Good read: Michael Pollan's "In Defense of Food" - talks a bit about looking at tribal diets in an environmental and whole context, rather than breaking down each nutrient as a possible miracle fix to things (like adding omega3s to twinkies will solve obesity issues - haha). Mentions the Maasai (meat and dairy), as well as Eskimo diets (largely fat), and others.
The idea that the Okinawa diet is starchy and based on sweet potatoes is BALONEY! I lived there for 5 1/2 years, and I can tell you the primary starch is Japanese style white rice and the diet consists of plenty if pork (and pork fat!), seafood, and vegetables with copious amounts of green tea--no sweetener. The Okinawans have a cultural bias against overeating, too.
The so-called "studies" of the Okinawa diet were done when the tiny island was still recovering from the utter devastation it suffered during WWII. The theories that they live longer and healthier lives because of a "starch-based" diet are pure fantasy.
Knowing what I know about this, I often wonder if the stories about Kitavans and others have it all wrong too? How many people citing these examples as the basis for their own theories ever went to these places to see for themselves???
I'm Greek, and I've written an article about why the Cretan diet was that good (up to about 1970s), and most importantly, why it wasn't that different from the Paleo/Primal diets: http://eugenia.queru.com/2012/08/23/why-the-mediterraneancretan-diet-was-the-best/
First lets define optimal.
Optimal health =
Physical fitness, ie Endurance, strength, balance & speed etc Physical wellbeing, ie lack of all illness, leanness, longevity etc Mental fitness & wellbeing, ie memory, logical skills, instinct etc Emotional wellbeing, ie stable and resiliant mood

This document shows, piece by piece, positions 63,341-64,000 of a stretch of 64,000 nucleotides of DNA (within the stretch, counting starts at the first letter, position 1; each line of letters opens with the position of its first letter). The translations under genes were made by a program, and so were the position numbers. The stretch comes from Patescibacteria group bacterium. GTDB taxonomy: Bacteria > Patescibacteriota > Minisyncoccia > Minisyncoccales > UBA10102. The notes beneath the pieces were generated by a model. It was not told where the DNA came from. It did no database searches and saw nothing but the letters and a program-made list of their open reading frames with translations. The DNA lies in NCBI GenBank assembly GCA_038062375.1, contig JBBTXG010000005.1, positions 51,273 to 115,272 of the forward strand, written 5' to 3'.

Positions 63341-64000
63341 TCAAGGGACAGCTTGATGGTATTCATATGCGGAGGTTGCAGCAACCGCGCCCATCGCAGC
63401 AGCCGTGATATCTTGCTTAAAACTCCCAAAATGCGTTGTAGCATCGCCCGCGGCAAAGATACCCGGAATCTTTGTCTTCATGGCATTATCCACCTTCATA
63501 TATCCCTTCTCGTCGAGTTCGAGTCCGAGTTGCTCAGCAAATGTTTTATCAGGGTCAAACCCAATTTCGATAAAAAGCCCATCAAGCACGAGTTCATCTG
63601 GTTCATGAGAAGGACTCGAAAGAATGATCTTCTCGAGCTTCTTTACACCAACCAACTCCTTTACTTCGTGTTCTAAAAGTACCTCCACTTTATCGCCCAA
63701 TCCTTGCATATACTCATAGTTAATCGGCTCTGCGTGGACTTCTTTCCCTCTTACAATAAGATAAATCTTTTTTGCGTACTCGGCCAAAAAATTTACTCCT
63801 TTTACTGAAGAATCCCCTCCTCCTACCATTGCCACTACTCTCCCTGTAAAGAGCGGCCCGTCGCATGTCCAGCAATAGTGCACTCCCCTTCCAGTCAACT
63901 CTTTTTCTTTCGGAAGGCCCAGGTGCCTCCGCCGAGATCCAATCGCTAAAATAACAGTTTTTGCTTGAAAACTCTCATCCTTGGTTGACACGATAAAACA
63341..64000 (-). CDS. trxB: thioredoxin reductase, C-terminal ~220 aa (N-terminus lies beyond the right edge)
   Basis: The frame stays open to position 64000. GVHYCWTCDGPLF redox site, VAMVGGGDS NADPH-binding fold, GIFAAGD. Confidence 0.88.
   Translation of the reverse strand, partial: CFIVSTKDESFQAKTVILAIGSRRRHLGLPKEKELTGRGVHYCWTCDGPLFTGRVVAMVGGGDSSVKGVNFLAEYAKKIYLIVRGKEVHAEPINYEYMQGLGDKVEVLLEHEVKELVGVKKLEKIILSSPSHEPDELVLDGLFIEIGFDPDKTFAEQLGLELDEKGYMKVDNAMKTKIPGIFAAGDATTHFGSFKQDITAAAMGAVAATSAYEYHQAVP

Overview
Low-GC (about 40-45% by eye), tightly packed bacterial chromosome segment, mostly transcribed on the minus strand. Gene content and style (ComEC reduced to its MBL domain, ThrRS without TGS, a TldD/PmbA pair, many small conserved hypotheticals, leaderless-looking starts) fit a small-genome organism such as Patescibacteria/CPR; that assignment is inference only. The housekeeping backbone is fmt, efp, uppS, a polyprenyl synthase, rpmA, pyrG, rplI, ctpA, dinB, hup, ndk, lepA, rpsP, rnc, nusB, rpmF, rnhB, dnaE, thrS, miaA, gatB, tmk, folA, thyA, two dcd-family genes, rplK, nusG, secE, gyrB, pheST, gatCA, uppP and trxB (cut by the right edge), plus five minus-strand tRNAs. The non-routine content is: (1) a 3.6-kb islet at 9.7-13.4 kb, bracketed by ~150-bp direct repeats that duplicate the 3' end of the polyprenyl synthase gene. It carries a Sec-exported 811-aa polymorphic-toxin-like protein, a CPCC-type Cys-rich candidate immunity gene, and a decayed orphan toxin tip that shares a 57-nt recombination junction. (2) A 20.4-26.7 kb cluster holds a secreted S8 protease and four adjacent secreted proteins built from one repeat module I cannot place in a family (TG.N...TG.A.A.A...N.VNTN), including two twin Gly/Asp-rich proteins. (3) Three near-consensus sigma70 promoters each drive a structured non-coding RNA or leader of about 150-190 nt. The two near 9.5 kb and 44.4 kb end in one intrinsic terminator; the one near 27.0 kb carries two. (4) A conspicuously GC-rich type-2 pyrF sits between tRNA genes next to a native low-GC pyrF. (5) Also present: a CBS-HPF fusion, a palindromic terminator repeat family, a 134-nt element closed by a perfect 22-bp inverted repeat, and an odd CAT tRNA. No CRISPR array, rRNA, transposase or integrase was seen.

I am certain that all of these diverse groups have not been tested for every element of optimal health, nor does every element come from food alone. We know for example that longevity is tied to community (for example married couples live longer than singles). So a group with a better society will have more longevity.
That said, if your highly active, metabolically healthy, I personally beleive your body can handle more carbs.
I am also inclined to beleive, personally, that the inclusion of wheat etc, being chemically dissimilar to gatherable foods, isnt optimal. It may allow for longevity however. I think its a mistake to equate longevity with optimal health. Severe caloric restriction provides longevity, but you cant perform well physically or mentally on it. Any group experiencing longevity could simply be under caloric restriction due to food scarcity or poverty. Then once you factor in social factors as well, what your really proving is simply that the things they do dont tend to kill them, they have good societies/are happy. That doesnt mean they are optimal diets, and the same could be said of many lifestyle factors.
Again this comes down to the fact that all elements of optimal health have not been evaluated in these groups. A good modern example is the japanese. They have a long lifespan but are more prone to diabetes, stroke etc. They also smoke, and have a high incidence of lung cancer (but not heart disease, the number 1 killer, hence the longevity). That example just shows that there is more to health than longevity. You can have a very high average lifespan, even be apparently "healthier" and still have health issues that others dont have. Longevity does not equal optimal health.